BANGKOK – Prime Minister Prayuth Chan-ocha evaded journalists’ questions on Monday by bringing out a life-sized cardboard cutout of himself and telling the reporters to quiz it instead of him.
Prayuth then turned on his heel and walked off, leaving the cardboard mock-up behind, to bemused looks and awkward laughter from the Government House press pack.
The prime minister had briefly spoken to the media after attending an event promoting upcoming Children’s Day, but deployed his dodging tactic before anyone could ask him about a number of pressing political issues.
“If you want to ask any questions on politics or conflict,” he said, “ask this guy.”
It isn’t the first time Prayuth — a general who seized power in a bloodless coup in 2014 — has dumbfounded the media. In the past he has fondled the ear of a sound technician for several minutes during an impromptu news conference, flung a banana peel at cameramen, and threatened, with gruff humor, to execute any journalist who criticized his government.
When it took power, his government, packed with military leaders, enjoyed considerable public support for ending a prolonged period of often-violent street politics. But as the junta’s rule has stretched on, criticism of its often-repressive policies and lack of transparency has grown markedly.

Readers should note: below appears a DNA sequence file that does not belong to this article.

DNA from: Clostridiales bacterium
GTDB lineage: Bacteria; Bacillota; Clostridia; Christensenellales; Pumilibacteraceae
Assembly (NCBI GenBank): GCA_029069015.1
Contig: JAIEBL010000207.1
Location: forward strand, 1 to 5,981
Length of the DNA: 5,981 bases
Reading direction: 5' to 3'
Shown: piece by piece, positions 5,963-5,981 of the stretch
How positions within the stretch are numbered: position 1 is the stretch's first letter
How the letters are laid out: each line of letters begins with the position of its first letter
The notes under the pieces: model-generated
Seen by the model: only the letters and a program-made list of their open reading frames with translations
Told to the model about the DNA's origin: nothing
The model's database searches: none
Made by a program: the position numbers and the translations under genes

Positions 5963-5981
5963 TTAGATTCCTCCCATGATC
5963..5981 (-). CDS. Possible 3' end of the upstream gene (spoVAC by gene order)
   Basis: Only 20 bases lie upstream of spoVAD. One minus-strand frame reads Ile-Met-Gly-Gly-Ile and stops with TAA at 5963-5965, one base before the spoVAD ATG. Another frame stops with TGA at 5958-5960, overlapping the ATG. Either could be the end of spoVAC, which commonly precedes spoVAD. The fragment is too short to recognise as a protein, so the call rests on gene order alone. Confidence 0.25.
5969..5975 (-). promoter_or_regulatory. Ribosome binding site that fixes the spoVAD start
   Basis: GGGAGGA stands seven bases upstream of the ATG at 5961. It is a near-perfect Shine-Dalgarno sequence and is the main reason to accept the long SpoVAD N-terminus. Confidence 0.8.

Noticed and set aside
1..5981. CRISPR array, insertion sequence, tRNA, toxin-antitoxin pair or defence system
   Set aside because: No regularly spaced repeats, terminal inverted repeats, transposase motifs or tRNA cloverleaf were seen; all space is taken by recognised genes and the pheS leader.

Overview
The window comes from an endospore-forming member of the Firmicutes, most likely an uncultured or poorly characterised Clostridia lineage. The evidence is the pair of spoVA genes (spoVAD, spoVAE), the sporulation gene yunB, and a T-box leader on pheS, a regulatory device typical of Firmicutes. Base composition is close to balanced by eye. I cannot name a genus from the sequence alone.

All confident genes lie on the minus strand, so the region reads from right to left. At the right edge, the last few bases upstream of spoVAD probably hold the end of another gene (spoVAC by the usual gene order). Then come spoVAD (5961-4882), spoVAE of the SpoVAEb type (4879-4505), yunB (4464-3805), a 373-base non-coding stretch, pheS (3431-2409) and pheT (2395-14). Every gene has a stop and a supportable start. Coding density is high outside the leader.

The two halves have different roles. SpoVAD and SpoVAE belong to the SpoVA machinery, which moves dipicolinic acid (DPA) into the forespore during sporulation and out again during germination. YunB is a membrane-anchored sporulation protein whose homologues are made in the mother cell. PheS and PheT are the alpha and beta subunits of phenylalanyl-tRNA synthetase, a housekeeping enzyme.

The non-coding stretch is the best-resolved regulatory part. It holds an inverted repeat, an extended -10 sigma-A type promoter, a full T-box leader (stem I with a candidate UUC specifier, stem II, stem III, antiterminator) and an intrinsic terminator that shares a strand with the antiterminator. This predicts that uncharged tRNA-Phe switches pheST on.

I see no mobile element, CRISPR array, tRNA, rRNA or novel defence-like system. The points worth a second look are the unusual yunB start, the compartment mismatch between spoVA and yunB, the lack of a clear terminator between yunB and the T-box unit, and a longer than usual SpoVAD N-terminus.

In a report published months after the 2014 coup, U.S.-based Human Rights Watch described the situation in Thailand under Prayuth as an “apparently bottomless pit” where “criticism is systematically prosecuted, political activity is banned, media is censored, and dissidents are tried in military courts.”
When asked whether he should be held responsible for the billions of Thai baht it cost the state to settle a dispute with an Australian mining company over his decision to end gold mining across Thailand in May 2016, Prayuth said he was unaccountable because he held absolute power.
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